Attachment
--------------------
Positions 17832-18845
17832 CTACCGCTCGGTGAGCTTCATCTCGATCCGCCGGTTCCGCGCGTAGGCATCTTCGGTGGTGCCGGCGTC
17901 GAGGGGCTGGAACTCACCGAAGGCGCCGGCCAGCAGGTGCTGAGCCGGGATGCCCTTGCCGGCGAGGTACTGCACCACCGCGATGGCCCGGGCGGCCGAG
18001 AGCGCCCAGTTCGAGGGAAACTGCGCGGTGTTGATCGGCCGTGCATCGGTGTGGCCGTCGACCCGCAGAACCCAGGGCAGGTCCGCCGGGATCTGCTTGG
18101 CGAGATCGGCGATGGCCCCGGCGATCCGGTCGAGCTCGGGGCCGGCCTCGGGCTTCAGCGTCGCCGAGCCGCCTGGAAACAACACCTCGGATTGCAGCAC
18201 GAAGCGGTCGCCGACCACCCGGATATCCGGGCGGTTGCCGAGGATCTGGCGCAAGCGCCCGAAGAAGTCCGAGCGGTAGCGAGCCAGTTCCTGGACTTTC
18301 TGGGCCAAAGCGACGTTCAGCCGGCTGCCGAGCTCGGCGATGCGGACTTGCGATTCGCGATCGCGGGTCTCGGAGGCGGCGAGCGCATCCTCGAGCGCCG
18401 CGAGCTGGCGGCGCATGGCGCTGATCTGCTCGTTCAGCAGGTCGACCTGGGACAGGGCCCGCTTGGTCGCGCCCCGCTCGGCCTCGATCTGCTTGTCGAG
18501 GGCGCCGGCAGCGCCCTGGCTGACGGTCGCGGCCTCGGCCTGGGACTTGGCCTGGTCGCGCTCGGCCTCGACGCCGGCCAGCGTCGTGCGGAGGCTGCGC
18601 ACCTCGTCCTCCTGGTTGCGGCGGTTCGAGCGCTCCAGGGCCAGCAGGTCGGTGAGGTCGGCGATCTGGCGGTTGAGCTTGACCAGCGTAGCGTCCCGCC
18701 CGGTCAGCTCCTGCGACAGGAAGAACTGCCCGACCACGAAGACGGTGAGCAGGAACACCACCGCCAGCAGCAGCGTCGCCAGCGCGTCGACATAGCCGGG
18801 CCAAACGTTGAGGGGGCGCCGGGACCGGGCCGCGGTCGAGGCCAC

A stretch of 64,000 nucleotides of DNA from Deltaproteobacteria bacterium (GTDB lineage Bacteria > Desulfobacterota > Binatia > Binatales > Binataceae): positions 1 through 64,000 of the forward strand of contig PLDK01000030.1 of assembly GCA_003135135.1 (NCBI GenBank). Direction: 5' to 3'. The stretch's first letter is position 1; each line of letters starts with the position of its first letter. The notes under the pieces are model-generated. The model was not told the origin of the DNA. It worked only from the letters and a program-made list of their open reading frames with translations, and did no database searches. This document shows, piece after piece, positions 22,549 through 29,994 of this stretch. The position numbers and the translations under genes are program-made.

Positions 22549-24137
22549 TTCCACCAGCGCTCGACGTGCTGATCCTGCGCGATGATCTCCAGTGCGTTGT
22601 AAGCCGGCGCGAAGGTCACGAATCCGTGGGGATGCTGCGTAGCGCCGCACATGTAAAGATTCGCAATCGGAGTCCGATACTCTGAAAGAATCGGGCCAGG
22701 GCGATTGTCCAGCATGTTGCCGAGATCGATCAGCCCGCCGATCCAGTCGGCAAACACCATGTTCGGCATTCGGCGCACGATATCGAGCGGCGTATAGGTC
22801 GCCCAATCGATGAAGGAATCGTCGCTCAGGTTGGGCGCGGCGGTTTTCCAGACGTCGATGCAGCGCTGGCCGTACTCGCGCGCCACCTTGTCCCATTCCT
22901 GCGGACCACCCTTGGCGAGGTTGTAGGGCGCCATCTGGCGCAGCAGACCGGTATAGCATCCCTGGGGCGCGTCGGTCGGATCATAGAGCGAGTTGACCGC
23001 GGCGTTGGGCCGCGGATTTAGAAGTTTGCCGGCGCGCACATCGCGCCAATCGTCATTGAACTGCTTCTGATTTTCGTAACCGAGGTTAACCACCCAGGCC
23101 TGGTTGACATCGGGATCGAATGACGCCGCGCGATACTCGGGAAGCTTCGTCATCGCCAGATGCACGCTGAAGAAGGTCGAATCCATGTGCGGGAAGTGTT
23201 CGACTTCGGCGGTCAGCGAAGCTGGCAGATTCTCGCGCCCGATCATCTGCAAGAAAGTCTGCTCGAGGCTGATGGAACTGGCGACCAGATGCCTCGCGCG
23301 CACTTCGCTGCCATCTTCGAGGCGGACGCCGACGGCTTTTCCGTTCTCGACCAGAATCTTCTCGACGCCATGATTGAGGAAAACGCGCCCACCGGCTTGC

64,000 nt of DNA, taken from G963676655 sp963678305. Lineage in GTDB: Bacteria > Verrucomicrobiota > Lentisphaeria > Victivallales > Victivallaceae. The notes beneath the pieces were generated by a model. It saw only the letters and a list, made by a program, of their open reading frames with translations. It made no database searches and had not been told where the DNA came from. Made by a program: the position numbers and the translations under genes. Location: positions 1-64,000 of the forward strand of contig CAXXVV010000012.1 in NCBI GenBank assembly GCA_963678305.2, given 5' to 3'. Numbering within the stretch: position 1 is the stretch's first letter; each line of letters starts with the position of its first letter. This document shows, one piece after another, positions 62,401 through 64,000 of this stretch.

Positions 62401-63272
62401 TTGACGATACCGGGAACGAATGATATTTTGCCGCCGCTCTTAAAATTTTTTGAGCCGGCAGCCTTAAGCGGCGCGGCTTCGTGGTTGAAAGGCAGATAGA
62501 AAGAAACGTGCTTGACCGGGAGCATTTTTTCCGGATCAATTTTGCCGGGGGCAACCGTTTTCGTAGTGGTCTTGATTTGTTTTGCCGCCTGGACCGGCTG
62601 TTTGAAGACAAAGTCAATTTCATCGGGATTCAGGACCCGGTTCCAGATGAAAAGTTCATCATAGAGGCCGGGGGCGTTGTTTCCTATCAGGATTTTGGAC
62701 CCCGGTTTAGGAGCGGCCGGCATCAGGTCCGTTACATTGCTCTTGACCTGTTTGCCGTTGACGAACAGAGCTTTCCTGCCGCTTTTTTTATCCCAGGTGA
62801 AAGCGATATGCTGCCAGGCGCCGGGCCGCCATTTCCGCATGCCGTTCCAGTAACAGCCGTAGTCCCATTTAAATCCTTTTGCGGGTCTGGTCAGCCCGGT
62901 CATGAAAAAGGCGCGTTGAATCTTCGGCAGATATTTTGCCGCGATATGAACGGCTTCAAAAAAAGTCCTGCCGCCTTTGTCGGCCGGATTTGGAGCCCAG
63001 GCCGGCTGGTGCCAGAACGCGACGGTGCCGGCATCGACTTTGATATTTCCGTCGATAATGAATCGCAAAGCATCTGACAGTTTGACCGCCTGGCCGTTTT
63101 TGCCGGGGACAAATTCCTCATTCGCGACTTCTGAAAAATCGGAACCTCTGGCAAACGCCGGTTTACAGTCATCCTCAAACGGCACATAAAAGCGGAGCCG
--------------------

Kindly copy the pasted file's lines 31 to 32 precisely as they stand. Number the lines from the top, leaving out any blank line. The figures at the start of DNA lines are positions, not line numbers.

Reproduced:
62901 CATGAAAAAGGCGCGTTGAATCTTCGGCAGATATTTTGCCGCGATATGAACGGCTTCAAAAAAAGTCCTGCCGCCTTTGTCGGCCGGATTTGGAGCCCAG
63001 GCCGGCTGGTGCCAGAACGCGACGGTGCCGGCATCGACTTTGATATTTCCGTCGATAATGAATCGCAAAGCATCTGACAGTTTGACCGCCTGGCCGTTTT